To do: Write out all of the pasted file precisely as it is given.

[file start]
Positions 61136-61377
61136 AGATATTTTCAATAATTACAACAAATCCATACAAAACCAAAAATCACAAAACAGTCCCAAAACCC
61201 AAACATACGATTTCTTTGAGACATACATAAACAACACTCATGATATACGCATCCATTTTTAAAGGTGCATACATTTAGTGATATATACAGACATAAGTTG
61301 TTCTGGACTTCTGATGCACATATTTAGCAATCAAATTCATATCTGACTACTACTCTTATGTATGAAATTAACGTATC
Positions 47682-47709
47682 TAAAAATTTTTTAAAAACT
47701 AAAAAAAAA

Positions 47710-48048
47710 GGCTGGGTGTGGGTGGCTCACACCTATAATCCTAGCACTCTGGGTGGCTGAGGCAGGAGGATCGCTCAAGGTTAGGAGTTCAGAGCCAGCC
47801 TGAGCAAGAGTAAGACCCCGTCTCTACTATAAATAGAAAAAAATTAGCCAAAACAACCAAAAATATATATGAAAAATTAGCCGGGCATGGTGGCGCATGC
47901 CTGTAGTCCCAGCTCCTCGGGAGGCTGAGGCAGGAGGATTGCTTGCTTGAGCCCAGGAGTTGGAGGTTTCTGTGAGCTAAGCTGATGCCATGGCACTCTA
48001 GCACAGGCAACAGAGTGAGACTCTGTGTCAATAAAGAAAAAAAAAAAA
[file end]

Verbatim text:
Positions 61136-61377
61136 AGATATTTTCAATAATTACAACAAATCCATACAAAACCAAAAATCACAAAACAGTCCCAAAACCC
61201 AAACATACGATTTCTTTGAGACATACATAAACAACACTCATGATATACGCATCCATTTTTAAAGGTGCATACATTTAGTGATATATACAGACATAAGTTG
61301 TTCTGGACTTCTGATGCACATATTTAGCAATCAAATTCATATCTGACTACTACTCTTATGTATGAAATTAACGTATC
Positions 47682-47709
47682 TAAAAATTTTTTAAAAACT
47701 AAAAAAAAA

Positions 47710-48048
47710 GGCTGGGTGTGGGTGGCTCACACCTATAATCCTAGCACTCTGGGTGGCTGAGGCAGGAGGATCGCTCAAGGTTAGGAGTTCAGAGCCAGCC
47801 TGAGCAAGAGTAAGACCCCGTCTCTACTATAAATAGAAAAAAATTAGCCAAAACAACCAAAAATATATATGAAAAATTAGCCGGGCATGGTGGCGCATGC
47901 CTGTAGTCCCAGCTCCTCGGGAGGCTGAGGCAGGAGGATTGCTTGCTTGAGCCCAGGAGTTGGAGGTTTCTGTGAGCTAAGCTGATGCCATGGCACTCTA
48001 GCACAGGCAACAGAGTGAGACTCTGTGTCAATAAAGAAAAAAAAAAAA